College of Veterinary Medicine

Starting from Scratch


Clemson University will soon be home to South Carolina’s first College of Veterinary Medicine (CVM). After approval by the Board of Trustees in June of 2023, the state legislature allocated money in the 2024 state budget to support the creation of the college. Since that historic moment, the CVM has inched closer to welcoming its first class of students.

Steven Marks was selected to be the founding dean and joined a growing team at the college. Starting a college from scratch begins with having the right people on board.

“We are building a leadership team first and will add staff and faculty as we get closer to the inaugural class in the Fall of 2026, pending accreditation,” said Marks. “We are moving through the process of accreditation with the American Veterinary Medical Association’s Council on Education. This accrediting body will evaluate all aspects of the CVM student experience, and a key element to this process is developing the curriculum.”

Faculty and staff will be added to complement a rigorous and robust curriculum designed to produce veterinarians who are prepared from day one after graduation to enter the workforce. CVM Graduates will have options to be a general practitioner or pursue additional training for diverse veterinary career paths, including research and clinical specialization.

“The curriculum is being designed in an intentional way to ensure that students get early and consistent hands-on clinical skills practice throughout the program,” said Nicki Wise, Associate Dean of Academic Affairs. “This, combined with our emphasis on professional development and integration of clinically relevant topics, will mean that Clemson CVM students will be ready to help animals and people in their communities right after graduation.”

Another major hurdle is designing a campus that will support and engage soon-to-be Doctors of Veterinary Medicine (DVM). A recently released artist rendering showcases a beautiful multi-building campus nestled adjacent to Clemson’s Experimental Forest. Students will be completely immersed in the CVM experience. From shared collaborative spaces to a high-fidelity simulation lab, students will have access to unique state-of-the-art facilities.

“The process to design our campus is rooted in purpose,” said Marks. “Our top priorities will be teaching and research. To support teaching, our space will facilitate a nurturing educational experience that involves both classrooms for didactic teaching and hands-on teaching laboratories. The DVM curriculum is challenging and requires long hours of work and study. The buildings are being designed to blend seamlessly with the Clemson Experimental Forest and to be a welcoming space for our students, staff and faculty.”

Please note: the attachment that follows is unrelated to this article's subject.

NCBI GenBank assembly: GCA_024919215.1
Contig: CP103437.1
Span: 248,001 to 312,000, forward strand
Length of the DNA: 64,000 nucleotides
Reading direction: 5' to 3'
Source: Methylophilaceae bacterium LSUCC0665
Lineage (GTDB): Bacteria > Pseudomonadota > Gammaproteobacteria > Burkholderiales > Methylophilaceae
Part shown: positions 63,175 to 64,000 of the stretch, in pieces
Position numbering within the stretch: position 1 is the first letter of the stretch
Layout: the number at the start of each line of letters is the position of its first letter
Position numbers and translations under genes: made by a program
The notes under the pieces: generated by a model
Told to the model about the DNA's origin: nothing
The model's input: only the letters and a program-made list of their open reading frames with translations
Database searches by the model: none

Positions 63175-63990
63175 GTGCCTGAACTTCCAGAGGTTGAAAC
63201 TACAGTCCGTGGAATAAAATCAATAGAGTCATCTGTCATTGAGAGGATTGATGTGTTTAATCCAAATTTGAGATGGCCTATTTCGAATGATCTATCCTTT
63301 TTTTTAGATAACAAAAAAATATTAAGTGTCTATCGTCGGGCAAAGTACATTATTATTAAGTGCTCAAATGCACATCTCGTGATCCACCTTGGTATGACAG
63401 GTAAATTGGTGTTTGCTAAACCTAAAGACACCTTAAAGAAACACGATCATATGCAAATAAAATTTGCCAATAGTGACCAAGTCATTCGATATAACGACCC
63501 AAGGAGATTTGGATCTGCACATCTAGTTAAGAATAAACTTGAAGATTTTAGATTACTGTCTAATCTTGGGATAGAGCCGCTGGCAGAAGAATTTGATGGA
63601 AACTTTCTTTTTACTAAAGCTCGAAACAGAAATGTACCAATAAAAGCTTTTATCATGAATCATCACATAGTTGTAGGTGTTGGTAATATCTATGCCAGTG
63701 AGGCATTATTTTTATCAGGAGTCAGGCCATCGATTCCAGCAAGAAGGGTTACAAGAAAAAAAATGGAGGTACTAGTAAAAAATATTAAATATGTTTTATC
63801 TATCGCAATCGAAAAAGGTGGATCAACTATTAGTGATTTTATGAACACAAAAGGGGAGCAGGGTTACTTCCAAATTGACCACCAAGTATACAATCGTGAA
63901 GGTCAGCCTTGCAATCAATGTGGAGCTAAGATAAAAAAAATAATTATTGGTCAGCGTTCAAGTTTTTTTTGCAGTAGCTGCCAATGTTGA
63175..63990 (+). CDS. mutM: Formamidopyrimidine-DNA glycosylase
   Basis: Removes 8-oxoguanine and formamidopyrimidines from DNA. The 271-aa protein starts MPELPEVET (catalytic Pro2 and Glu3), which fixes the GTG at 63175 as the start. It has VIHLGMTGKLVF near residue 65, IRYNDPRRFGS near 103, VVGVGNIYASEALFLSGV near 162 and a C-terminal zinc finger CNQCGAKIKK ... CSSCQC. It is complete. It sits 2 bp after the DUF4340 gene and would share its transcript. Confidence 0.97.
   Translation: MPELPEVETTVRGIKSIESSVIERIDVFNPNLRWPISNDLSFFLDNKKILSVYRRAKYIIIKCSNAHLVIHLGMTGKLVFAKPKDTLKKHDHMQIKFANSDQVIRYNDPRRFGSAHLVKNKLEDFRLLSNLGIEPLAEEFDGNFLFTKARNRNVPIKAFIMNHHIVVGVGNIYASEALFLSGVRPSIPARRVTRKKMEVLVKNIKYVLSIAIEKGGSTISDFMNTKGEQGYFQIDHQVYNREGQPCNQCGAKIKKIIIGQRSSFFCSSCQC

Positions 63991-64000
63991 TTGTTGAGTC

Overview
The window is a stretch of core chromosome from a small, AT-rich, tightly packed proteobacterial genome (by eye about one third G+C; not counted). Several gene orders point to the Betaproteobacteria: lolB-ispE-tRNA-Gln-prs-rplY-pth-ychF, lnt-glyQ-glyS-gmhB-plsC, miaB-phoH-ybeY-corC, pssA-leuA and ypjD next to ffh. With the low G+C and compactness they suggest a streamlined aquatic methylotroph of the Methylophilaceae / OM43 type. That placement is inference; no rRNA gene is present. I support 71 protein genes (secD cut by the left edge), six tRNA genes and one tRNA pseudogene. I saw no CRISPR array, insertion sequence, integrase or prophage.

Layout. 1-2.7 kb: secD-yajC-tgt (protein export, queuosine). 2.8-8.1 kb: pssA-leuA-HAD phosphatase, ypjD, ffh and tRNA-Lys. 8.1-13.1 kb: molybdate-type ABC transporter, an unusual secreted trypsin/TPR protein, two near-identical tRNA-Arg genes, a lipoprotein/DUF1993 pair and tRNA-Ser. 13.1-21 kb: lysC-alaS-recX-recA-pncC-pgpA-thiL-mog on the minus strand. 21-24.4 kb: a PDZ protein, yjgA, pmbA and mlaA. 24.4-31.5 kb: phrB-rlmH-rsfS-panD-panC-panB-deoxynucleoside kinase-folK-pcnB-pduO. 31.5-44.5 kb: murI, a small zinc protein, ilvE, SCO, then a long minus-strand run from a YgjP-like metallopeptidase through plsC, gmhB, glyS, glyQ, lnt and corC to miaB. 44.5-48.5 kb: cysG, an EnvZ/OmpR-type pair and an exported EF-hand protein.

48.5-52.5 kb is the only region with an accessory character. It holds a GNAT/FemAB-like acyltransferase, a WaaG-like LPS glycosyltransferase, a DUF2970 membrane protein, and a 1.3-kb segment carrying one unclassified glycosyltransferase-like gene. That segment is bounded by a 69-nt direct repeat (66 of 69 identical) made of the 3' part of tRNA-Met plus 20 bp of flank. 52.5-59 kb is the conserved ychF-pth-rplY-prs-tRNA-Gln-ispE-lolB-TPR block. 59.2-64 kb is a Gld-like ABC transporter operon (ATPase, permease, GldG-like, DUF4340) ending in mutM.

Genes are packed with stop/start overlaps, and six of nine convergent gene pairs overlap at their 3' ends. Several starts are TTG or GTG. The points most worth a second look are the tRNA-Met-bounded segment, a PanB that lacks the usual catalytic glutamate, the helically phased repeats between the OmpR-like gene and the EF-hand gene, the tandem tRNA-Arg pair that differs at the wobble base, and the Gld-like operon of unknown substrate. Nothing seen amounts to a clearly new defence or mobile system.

The final year experience for Clemson CVM students will be clinical rotations at a variety of veterinary practices and spaces around the region. This is called the distributive model, where students will strengthen what they’ve learned in a real-world setting. This is an alternative to the teaching hospital model.

“It was a smart choice to make CVM a distributive model,” said Dianne Dunning, Associate VP of Strategic Planning and Initiatives. “Students will experience everything from general veterinary practice to farm and food animal to zoo animal medicine. Not only will students refine their skills as veterinarians, but they’ll also learn the soft skills they’ll need to be successful working with people and their animals.”

The journey to welcome Clemson’s first class of students in the Fall of 2026 is just beginning. Like assembling a puzzle, the key is gathering all of the right pieces together and ensuring they fit together perfectly.

“We hope to attract a talented group of staff and faculty who will leverage our top-notch facilities to produce veterinarians who are confident, skilled, and ready to work in a variety of areas within the great state of South Carolina,” said Marks. “There will be special efforts to train veterinary clinicians to work with cows, equine, poultry and other livestock to help animal owners and our agricultural community. Of course, the underpinning of this work includes working towards the goals that will preserve the core values of Clemson University.”

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